In the week ahead we can expect to see top Tories initiate their fight for leadership, the full results from the EU elections and strengthening tensions in the Middle East.
The results of the European Parliament elections will be released this week, in a crucial test for politicians like President Macron of France and Deputy Prime Minister Salvini of Italy.
Voting has been taking place since Thursday, with most countries going to the polls on Sunday. The EU parliament is expected to publish its initial projection after 1915 and it seems the turnout has significantly increased.
In France, turnout was at 43 per cent at 1700, compared with 35 per cent in 2014. Unlike purely national elections, countries do not release their results until everyone has voted which is to prevent an election in one country from influencing another.
Many commentators have expected a resurgence of the Eurosceptic bloc and pro-EU reformers, at the cost of traditional parties. The newly formed parliament will play a pivotal role in approving the nomination for the new president of the European Commission and influencing the election of a new president of the European Council.
And with the European Central Bank’s president stepping down, the election results will also impact who holds the top economic job in the EU, according to the Financial Times.
In the UK, Labour and the Conservatives are expected to suffer severe losses, with the Brexit party leading and a resurgence in the Liberal Democrats.
Member states are expected to begin releasing results from 2200. North East England is expected to be one of the first to declare after their 2014 results were disclosed at 2215.
With the prime minister announcing her intention to resign as party leader on June 7, the campaign to replace her will get fully underway.
As many as 15 candidates are expected to announce their candidacy and those already running include former foreign secretary Boris Johnson, foreign secretary Jeremy Hunt, international development secretary Rory Stewart, former Brexit secretary Dominic Raab, former work and pensions secretary Esther McVey, and health secretary Matt Hancock.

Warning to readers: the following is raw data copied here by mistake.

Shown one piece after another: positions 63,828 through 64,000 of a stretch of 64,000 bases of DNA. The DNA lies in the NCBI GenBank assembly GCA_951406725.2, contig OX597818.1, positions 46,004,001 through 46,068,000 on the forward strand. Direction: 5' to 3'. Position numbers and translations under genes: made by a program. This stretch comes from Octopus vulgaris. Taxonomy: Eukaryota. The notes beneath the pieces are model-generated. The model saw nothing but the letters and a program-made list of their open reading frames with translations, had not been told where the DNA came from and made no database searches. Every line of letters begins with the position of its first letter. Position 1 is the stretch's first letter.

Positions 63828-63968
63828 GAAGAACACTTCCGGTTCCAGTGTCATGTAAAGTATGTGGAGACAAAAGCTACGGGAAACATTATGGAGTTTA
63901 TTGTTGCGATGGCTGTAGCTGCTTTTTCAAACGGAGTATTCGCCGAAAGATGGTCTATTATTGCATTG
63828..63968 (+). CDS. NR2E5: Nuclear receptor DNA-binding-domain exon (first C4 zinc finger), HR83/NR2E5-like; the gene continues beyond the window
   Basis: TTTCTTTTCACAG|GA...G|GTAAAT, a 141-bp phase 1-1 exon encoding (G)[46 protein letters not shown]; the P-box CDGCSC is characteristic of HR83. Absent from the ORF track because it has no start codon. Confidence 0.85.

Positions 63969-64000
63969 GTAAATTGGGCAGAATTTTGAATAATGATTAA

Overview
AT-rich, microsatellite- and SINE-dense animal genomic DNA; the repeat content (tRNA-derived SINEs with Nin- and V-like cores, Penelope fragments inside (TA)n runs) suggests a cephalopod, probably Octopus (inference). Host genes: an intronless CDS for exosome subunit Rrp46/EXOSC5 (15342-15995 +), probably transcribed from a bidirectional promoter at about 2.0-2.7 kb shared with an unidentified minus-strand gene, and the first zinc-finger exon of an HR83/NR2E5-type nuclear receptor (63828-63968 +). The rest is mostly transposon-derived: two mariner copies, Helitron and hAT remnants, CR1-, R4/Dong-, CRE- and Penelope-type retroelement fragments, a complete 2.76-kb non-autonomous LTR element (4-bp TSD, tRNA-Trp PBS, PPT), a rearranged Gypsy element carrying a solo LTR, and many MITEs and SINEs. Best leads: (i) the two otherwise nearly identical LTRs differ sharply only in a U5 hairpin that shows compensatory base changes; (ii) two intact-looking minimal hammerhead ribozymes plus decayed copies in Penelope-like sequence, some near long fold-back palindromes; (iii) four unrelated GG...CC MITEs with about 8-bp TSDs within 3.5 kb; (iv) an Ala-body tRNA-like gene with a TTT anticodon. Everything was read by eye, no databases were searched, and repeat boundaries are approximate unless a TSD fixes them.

Assuming a deal is not passed by parliament, the decision to leave without a deal on October 31 or to ask for an extension is shaping up to be a key dividing line, and is especially important given the Euroscepticism of the Conservative party membership.
However, we must watch out for the formation of any alliances as Amber Rudd has not ruled out joining Mr Johnson’s cabinet, but is reportedly waiting for him to go back on his promise to leave without a deal.
Conservative MPs will vote on the candidates until there are two left, at which point, the election will be opened up to all members of the Conservative party. Whoever wins the election will become prime minister.
Fall out of Austria’s Ibiza scandal
A vote of no-confidence is expected in Chancellor Kurz on Monday following the breakup of his coalition with the far-right Freedom Party. However, Mr Kurz’s hand has been strengthened as polls predict his party to win in the EU elections, as reported by Reuters. The Freedom Party and the Social Democrats have not yet said how they will vote.
Worsening tensions in the Middle East
On Sunday, Saudi Arabia’s state news reported that the country intercepted a drone armed with explosives that were headed for an airport in the south of the country. Reuters reported the drone is believed to have been launched by Yemen’s Houthi rebels.
Tensions have been deteriorating in the region over the past two weeks as Iran-backed Houthi rebels successfully targeted two oil pumping stations. Four oil tankers were targeted in UAE waters.
On Sunday, the Iranian foreign minister said the country would defend itself against any aggression, following President Trump’s decision to commit 1,500 troops to the region. President Trump has also bypassed Congress to approve an $8bn arms deal with Iran’s rival, Saudi Arabia.
Tensions are not expected to subside.